Cover: Stakeholder Perspectives on a Telemedicine Referral and Coordination Model to Expand Medication Treatment for Opioid Use Disorder in Rural Primary Care Clinics

Stakeholder Perspectives on a Telemedicine Referral and Coordination Model to Expand Medication Treatment for Opioid Use Disorder in Rural Primary Care Clinics

Published in: Journal of Substance Use and Addiction Treatment, Volume 156 (January 2024). DOI: 10.1016/j.josat.2023.209194

Posted on rand.org May 2, 2024

by Allison J. Ober, Alex R. Dopp, Chunqing Lin, Megan E. Curtis, Stacy Calhoun, Sherry Larkins, Megan Black, Maria Hanano, Katie P. Osterhage, Laura-Mae Baldwin, et al.

Introduction

Opioid overdose deaths are increasing rapidly in the United States. Medications for opioid use disorder (MOUD) are effective and can be delivered in primary care, but uptake has been limited in rural communities. Referral to and coordination with an external telemedicine (TM) vendor by rural primary care clinics for MOUD (TM-MOUD) may increase MOUD access for rural patients, but we know little about perspectives on this model among key stakeholders. As part of a TM-MOUD feasibility study, we explored TM-MOUD acceptability and feasibility among personnel and patients from seven rural primary care clinics and a TM-MOUD vendor.

Methods

We conducted virtual interviews or focus groups with clinic administrators (n = 7 interviews), clinic primary care and behavioral health providers (8 groups, n = 30), other clinic staff (9 groups, n = 37), patients receiving MOUD (n = 16 interviews), TM-MOUD vendor staff (n = 4 interviews), and vendor-affiliated behavioral health and prescribing providers (n = 17 interviews). We asked about experiences with and acceptability of MOUD (primarily buprenorphine) and telemedicine (TM) and a TM-MOUD referral and coordination model. We conducted content analysis to identify themes and participants quantitatively rated acceptability of TM-MOUD elements on a 4-item scale.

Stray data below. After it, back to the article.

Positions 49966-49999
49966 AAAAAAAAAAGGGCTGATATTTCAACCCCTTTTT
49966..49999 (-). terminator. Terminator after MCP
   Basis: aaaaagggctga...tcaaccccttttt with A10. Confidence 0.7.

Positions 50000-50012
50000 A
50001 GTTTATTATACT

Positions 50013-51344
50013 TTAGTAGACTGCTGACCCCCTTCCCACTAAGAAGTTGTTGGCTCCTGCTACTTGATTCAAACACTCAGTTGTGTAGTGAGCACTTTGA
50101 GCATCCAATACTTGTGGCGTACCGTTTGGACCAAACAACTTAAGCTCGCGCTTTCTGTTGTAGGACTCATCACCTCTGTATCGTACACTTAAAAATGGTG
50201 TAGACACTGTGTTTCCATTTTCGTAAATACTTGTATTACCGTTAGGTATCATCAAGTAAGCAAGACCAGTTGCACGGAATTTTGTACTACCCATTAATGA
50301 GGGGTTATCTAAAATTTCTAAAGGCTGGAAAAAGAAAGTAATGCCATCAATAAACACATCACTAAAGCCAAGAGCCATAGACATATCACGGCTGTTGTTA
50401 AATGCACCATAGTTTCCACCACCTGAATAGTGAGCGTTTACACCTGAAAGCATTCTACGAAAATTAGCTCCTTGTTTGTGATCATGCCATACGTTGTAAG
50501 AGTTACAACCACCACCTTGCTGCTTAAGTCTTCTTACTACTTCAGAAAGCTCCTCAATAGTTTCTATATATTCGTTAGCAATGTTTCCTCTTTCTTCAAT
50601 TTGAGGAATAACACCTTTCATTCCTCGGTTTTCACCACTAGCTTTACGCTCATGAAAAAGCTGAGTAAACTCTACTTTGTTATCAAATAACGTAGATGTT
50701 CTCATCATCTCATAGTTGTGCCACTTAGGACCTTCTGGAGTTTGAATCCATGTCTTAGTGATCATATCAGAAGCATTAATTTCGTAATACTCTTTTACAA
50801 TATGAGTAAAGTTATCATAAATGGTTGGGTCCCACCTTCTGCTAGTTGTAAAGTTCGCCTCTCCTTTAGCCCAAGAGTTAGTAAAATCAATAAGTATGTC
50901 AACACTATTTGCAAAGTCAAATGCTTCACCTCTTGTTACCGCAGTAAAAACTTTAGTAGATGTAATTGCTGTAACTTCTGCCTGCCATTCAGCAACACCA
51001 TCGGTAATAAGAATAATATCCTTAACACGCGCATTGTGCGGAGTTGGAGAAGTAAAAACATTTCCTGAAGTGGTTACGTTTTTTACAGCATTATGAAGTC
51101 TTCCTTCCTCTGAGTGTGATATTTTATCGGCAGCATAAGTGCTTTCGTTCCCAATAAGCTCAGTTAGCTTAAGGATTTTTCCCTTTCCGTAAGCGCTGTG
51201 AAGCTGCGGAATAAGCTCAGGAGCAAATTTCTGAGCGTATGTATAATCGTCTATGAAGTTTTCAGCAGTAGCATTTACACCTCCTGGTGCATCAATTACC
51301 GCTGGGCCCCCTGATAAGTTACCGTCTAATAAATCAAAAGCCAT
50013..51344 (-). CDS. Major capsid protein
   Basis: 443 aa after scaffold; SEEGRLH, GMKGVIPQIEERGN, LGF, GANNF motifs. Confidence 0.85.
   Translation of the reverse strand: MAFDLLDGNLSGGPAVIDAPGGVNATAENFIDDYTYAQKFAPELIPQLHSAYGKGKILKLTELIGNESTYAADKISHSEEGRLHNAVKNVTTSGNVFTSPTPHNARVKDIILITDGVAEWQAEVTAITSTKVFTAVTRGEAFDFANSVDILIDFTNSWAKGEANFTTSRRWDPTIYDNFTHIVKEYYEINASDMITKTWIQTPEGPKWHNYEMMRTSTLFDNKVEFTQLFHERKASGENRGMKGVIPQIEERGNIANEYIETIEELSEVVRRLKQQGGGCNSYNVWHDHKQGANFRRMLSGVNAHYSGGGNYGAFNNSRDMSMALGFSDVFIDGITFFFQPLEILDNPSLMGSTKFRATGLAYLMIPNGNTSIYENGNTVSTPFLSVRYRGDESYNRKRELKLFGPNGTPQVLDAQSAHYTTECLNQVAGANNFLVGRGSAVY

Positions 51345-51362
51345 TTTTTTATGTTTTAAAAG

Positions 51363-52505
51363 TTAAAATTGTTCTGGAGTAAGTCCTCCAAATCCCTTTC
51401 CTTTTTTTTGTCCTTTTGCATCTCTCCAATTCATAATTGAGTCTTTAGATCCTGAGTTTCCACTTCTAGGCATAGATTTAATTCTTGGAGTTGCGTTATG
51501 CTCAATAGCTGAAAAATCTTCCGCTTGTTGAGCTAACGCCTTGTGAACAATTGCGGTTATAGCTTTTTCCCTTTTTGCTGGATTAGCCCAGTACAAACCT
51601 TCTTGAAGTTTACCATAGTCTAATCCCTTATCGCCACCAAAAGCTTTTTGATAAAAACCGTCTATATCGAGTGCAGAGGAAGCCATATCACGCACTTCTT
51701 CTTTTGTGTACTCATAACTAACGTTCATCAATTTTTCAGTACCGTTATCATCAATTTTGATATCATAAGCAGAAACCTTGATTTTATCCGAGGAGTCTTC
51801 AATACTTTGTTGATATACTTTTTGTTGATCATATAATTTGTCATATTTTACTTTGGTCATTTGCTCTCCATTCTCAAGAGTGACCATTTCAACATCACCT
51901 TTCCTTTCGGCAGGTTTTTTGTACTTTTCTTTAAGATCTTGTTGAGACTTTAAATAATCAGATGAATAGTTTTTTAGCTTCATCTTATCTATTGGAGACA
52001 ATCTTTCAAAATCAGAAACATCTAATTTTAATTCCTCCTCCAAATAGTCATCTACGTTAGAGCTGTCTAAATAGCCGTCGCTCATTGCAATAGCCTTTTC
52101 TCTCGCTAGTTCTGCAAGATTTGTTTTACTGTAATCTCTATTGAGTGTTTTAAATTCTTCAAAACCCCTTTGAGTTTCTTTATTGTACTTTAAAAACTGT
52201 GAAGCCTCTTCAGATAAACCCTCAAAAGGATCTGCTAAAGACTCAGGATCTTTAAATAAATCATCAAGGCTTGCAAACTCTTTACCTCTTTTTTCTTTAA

Results

Perceived benefits of vendor-based TM-MOUD included reduced logistical barriers, more privacy and less stigma, and access to services not available locally (e.g., counseling, pain management). Barriers included lack of internet or poor connectivity in patients' homes, limited communication and trust between TM-MOUD and clinic providers, and questions about the value to the clinic of TM-MOUD referral to external vendor. Acceptability ratings for TM-MOUD were generally high; they were lowest among frontline staff.

Conclusions

Rural primary care clinic personnel, TM-MOUD vendor personnel, and patients generally perceived referral from primary care to a TM-MOUD vendor to hold potential for increasing access to MOUD in rural communities. Increasing TM-MOUD uptake requires buy-in and understanding among staff of the TM-MOUD workflow, TM services offered, requirements for patients, advantages over clinic-based or TM services from clinic providers, and identification of appropriate patients. Poverty, along with patient hesitation to initiate treatment, creates substantial barriers to MOUD treatment generally; insufficient internet availability creates a substantial barrier to TM-MOUD.

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